HEART DISEASE for different dog breads




The following 10 dog breeds have a 25% chance of having heart disease, and it’s up to you to figure out how to best care for your dog.There are a plethora of breeds and types of dog, and for this reason, not all breeds fall victim to the same ailments. However, there are a few that appear to be at the most risk for heart disease due to their physical traits or predisposition. These canine breeds include Newfoundland, Irish Setter (a spaniel type breed), Bull Terrier (a terrier type breed), Boxer (a boxer type breed), and English Mastiff (a mastiff type breed).

1. Dachshunds


Heart disease is a major killer of dogs and people.
Dachshunds are known as the “dog of the house” due to their affinity for humans. They were bred to be small, strong and agile. Today, however, many of them are prone to heart disease.
Some breeds of dogs such as poodles and yorkies are more prone to heart disease than those breeds that are considered “hard” or “soft” dogs.
Because of this, it is important for dog owners to take note of these traits in their beloved companions so that they can keep them healthy.
Dog owners who have a hearty dachshund should consider giving lessons in dog care, which can help prevent heart disease in dogs.
To read more about heart problems for dachshunds, click here .

2. Basenji Heart Disease


Heart disease is an unfortunate condition that’s common to all members of the canine species. The good news is that it can be easily treated and there are a few heart-healthy dog breeds you can choose from.
There are a few breeds, like the Basenji, that have been shown to have higher rates of heart disease. Experts estimate that as many as 40% of dogs in the US may suffer from this problem. But don’t panic if your dog’s heart doesn’t seem to be having any problems until you see some signs of heart disease or dilated arteries or even a cracked rib or two. You just might be looking at one of the 10 most at risk breeds here.

3. Chow Chow Heart Disease


Heart Overweight dogs: Chow Chow is predisposed to this condition. Dogs that are overweight and over the age of 10 years old are more prone to heart disease. As the dog ages, it becomes more susceptible to heart disease. More research is needed on how dog breeds are affected by heart disease, however, it has been speculated that dogs with a higher ratio of body fat and given a sedentary lifestyle will be more prone to developing heart disease.
The average life expectancy of a chow chow is between 12-15 years. Heart disease can be fatal to a dog if left untreated. In some cases, death can occur within days or weeks following an event such as a fall or a sudden injury (e.g., choking). The good news is that over time as your vet checks your chow chow for signs of health problems (e.g., eye problems, swollen lymph nodes) and treats any underlying issues such as allergies or intestinal parasites, your pet will live longer and healthier than other breeds of dogs. However, there are some things you can do to help improve his health including:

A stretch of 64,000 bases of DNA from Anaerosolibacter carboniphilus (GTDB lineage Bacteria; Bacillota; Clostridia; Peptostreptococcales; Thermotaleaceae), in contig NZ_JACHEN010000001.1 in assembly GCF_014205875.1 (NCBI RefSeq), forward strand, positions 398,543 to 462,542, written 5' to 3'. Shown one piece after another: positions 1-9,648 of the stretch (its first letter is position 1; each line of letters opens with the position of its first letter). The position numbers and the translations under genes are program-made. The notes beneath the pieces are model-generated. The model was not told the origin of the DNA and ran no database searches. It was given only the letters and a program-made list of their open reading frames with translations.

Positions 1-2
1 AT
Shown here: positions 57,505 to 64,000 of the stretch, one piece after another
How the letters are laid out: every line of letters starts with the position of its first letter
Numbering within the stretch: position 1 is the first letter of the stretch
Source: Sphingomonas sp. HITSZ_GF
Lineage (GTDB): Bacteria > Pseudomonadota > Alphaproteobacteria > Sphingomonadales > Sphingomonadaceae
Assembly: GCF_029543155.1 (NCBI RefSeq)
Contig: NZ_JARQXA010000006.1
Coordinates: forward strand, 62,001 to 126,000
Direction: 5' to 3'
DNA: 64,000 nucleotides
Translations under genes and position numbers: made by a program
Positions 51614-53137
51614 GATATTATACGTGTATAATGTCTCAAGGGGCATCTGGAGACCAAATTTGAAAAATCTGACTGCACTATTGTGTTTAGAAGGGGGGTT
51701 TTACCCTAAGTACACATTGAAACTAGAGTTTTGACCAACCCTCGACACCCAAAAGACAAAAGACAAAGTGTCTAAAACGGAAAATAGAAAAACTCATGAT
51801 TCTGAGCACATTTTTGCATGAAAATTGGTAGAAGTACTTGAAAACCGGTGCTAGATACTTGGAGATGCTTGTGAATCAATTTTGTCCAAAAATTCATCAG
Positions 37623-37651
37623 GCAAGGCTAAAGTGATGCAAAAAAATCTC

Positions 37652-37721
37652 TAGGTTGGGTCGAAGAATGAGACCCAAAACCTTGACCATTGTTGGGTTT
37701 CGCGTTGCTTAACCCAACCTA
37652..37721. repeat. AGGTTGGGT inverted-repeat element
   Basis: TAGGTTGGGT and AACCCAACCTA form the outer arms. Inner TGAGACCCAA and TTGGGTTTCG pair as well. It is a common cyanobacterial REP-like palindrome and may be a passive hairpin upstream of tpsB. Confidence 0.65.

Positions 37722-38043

1) Be aware of the signs and symptoms of heart problems in dogs (e.g., swollen lymph nodes; breathing difficulties; diarrhea), then make sure you follow up with your vet if you notice any changes in these issues during the examination process (e.g., vomiting; lack of appetite; poor weight gain).
2) Make sure your pet eats fresh food at least twice daily — once before bedtime and once before waking up — and provides them with the proper amount of exercise daily (e.g., walks). If your pet’s weight increases abnormally over time, it’s recommended to have him checked by your vet immediately to determine whether he needs further medical treatment or not (e.g., blood work).
3) Avoid giving your pet caffeinated beverages including coffee or tea as they may increase his risk for heart disease as well as other health conditions such as EKG abnormalities due to irregular heartbeat caused by caffeine withdrawal from caffeine-containing drinks like coffee or tea . These can result in an irregular heartbeat called arrhythmia which can be fatal for both you and your pet if untreated.
4) Be aware that fighting between two individuals is most likely responsible for CHOWS developing chronic diseases like diabetes , renal failure , heart failure . Aggressive behavior may also cause serious injuries . Some types of aggression may even cause death .

4. Maltese Heart Disease


This is the sad reality of dog ownership. One in every 10 dogs will develop heart problems. And the majority of these cases are acquired, meaning that a dog does not display symptoms of heart disease before developing symptoms. The good news is that most cases are treatable and could potentially be prevented with proper care and/or vaccinations.
In light of this reality, it’s important to educate people on how to keep their pets healthy so they don’t get sick and die from heart disease.

5. Pekingese Heart Disease


Heart disease is a puzzling and life-threatening condition that causes the blood to clot. It is more common in certain breeds of dog.